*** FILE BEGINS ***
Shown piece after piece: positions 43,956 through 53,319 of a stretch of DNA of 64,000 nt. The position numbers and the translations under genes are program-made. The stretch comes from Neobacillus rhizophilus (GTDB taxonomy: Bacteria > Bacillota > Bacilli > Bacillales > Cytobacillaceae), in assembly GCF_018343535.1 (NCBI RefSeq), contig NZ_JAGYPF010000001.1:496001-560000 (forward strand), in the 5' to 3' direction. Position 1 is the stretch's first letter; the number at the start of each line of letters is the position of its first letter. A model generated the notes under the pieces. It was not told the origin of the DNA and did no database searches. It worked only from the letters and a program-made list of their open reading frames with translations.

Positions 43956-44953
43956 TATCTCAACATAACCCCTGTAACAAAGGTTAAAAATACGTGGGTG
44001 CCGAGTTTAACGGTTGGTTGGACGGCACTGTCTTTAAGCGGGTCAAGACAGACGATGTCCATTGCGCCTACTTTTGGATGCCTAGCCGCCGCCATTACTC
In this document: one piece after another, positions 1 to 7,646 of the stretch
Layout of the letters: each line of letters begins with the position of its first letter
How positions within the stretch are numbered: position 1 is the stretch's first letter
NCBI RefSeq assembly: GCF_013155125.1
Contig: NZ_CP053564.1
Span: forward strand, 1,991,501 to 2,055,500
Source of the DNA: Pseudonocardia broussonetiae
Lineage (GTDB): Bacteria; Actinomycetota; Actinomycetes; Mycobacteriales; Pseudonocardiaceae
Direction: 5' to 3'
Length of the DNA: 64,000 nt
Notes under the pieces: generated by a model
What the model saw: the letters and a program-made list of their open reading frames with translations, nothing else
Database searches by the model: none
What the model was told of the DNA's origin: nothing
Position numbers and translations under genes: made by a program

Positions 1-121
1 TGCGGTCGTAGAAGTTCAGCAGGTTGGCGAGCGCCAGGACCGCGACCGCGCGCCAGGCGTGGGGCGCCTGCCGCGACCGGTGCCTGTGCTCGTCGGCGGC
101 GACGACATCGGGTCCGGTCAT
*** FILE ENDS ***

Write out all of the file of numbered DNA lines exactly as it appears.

Shown piece after piece: positions 43,956 through 53,319 of a stretch of DNA of 64,000 nt. The position numbers and the translations under genes are program-made. The stretch comes from Neobacillus rhizophilus (GTDB taxonomy: Bacteria > Bacillota > Bacilli > Bacillales > Cytobacillaceae), in assembly GCF_018343535.1 (NCBI RefSeq), contig NZ_JAGYPF010000001.1:496001-560000 (forward strand), in the 5' to 3' direction. Position 1 is the stretch's first letter; the number at the start of each line of letters is the position of its first letter. A model generated the notes under the pieces. It was not told the origin of the DNA and did no database searches. It worked only from the letters and a program-made list of their open reading frames with translations.

Positions 43956-44953
43956 TATCTCAACATAACCCCTGTAACAAAGGTTAAAAATACGTGGGTG
44001 CCGAGTTTAACGGTTGGTTGGACGGCACTGTCTTTAAGCGGGTCAAGACAGACGATGTCCATTGCGCCTACTTTTGGATGCCTAGCCGCCGCCATTACTC
In this document: one piece after another, positions 1 to 7,646 of the stretch
Layout of the letters: each line of letters begins with the position of its first letter
How positions within the stretch are numbered: position 1 is the stretch's first letter
NCBI RefSeq assembly: GCF_013155125.1
Contig: NZ_CP053564.1
Span: forward strand, 1,991,501 to 2,055,500
Source of the DNA: Pseudonocardia broussonetiae
Lineage (GTDB): Bacteria; Actinomycetota; Actinomycetes; Mycobacteriales; Pseudonocardiaceae
Direction: 5' to 3'
Length of the DNA: 64,000 nt
Notes under the pieces: generated by a model
What the model saw: the letters and a program-made list of their open reading frames with translations, nothing else
Database searches by the model: none
What the model was told of the DNA's origin: nothing
Position numbers and translations under genes: made by a program

Positions 1-121
1 TGCGGTCGTAGAAGTTCAGCAGGTTGGCGAGCGCCAGGACCGCGACCGCGCGCCAGGCGTGGGGCGCCTGCCGCGACCGGTGCCTGTGCTCGTCGGCGGC
101 GACGACATCGGGTCCGGTCAT